Bernadette, I don’t hardly know where to being this. How to sum up a life long friendship that has had its ups, downs and trials. One that has always, no matter what, brought us back to the same team, fighting for the same side.
We met young, in 5th grade at a slumber party, instant friends.What luck, I have no idea how you knew her, you didn’t go to our school but what luck for me. The rest as they say is history. But ours is a history that shouldnt be left as such a simple statement. We spent years walking back and forth to each others house where we’d just talk for hours about things that I couldn’t talk about with anyone else. Things happening at home, which come to find out, were happening in yours, too. About how hard it was to be the oldest, again, you were too. About school and boys and life.
I practically lived in your dorm room. I’m so grateful to Vanessa for being so cool with my being there so often. You were my escape, you’ve always been. You introduced me to Kim, the one whom I hope will join us in Arizona for our golden girls era. We met Rhys and Brooke. A little later we would share a house with Rhys. This was our hardest year as friends. We had to find out the hard way that “they” were right, you cannot live with your best friend, though I think we could now, as we are both much more mature than we were at 20. I wasnt sure we’d get past that but you invited me out to dinner and told me that you were moving out, I remember being sad. You handled it so well, telling me we’d be okay. We were, of course. Better than okay. Duh.
The night of my first date with Mike you were working at the radio station and I sunk away to come tell you how it was going. “I like him! I really like him!” Which you later quoted in a toast at our rehearsal dinner. You were my bridesmaid (honorary maid of honor, really) You’ve always been my cheering section. Buy that house! Move to NC! Marry Him! Laughing when I was expecting a boy, what I wanted yes, but how in the hell was a I going to raise a boy? You supported me when I need support, giving me the hard truth when no one else would. “Sex is not love.” I wouldn’t be the woman I am today without you. Without your love.
Now your sick and I hope I’ve been half of the friend you’ve been to me. I don’t really remember being so supportive but maybe that’s because it’s just what we do, we only really recal what we’ve done for each other rather than how we’ve helped each other, still, I hope.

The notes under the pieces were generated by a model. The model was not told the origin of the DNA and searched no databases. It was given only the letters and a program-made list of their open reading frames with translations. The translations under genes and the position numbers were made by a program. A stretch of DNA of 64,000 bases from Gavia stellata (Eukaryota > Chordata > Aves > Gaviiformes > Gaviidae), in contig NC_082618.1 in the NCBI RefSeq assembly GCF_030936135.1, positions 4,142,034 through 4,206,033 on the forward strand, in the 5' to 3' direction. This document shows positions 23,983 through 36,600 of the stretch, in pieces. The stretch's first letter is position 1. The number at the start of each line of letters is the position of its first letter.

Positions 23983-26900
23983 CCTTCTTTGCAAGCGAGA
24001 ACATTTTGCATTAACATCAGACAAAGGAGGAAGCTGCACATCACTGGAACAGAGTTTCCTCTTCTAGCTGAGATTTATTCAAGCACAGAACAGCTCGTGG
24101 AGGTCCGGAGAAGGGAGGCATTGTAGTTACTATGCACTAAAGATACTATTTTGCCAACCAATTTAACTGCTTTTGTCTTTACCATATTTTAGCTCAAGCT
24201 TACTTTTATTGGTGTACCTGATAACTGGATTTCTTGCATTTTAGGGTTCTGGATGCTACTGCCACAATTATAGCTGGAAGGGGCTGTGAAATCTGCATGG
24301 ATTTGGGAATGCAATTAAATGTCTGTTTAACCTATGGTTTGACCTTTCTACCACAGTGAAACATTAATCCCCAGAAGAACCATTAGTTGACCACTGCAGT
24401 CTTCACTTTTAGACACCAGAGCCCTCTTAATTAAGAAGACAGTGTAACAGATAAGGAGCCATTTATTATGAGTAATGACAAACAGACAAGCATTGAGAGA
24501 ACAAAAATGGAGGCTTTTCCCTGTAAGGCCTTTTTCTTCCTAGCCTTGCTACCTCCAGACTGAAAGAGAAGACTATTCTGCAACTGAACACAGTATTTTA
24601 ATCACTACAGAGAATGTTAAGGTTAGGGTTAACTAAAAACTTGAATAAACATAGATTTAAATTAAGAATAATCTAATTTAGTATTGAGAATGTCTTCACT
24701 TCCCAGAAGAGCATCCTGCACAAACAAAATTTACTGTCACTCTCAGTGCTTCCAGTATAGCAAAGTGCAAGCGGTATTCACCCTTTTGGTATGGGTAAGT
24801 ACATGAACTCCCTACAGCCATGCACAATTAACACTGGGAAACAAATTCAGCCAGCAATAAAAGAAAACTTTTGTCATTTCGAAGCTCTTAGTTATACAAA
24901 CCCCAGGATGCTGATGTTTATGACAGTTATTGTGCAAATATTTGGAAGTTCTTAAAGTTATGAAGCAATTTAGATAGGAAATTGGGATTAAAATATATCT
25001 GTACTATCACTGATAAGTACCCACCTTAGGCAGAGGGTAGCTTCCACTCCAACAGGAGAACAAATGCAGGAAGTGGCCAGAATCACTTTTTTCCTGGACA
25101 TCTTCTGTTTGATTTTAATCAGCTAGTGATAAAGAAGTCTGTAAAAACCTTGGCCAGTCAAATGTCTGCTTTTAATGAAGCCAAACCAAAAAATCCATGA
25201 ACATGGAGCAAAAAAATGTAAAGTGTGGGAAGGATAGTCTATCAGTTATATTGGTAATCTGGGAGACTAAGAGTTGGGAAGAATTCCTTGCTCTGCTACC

When Kim called to tell me I broke but only for a second. I composed myself to listen to it all, to really hear her. But what I heard the loudest is you asked her to call me. You couldn’t tell me yourself. It took me a long time to get it, in fact, I don’t think I really did until I saw the pictures of your hair. And let me tell you, I’ve never been so pissed off at hair. Or so proud of you. Facing it head on. But it was when I saw that I finally moved from shock to pain. I’ve been there since.
I feel so guilty. I know this isn’t about me, not in the least. But here I am. Feeling awful, I have kids. Why. Why? Why do I get a family and you do not. Survivors guilt. A dish best served cold or you know, not at all.
I can’t get you out of my mind. Every pink ribbon I see, gift shop I enter, website I visit, I’m thinking of you, scouring for something that might be special that I can send you. Something meaningful but then I think maybe you don’t want a house full of “cancer mementos,” you know? The truth is I am paralyzed, I don’t have a clue what to do.
You got your port last week, the day after your birthday, the day before Thanksgiving; shit sandwich. My breath caught in my throat, my eyes filled with tears.I stared at the picture for too long. Your caption describing how it worked, about the part that stays in for life, incase the cancer comes back. About how the drugs go INTO YOUR HEART. About how you are fascinated by the medicine and the science behind your treatment. Sounding so strong and so ready. But I mostly stopped at your cocked crooked smile. I know that “smile” the one that’s says I can laugh or I can cry but dammit, Bernadette is not a crier! We both know I’m a crier and do enough for both of us. I want you to know it’s okay to cry, B. It’s okay to be mad. It’s okay.
You start chemo next week and again I don’t know what to say or do. I want to be with you. I want to read to you and bring you tea and paint your toes and make you soup. I just want to take care of you. I want to help. I want to fight for you. I want to cry. I want to cry a lot.
Mostly, I just want you to know how much I admire you. You are the strongest woman I know. You will fight, you will win. And I know you, this will change you for the better. You will have a new cape, one with a message. One that, when you’re ready, will help other women, because that’s just who you are.
I love you, B!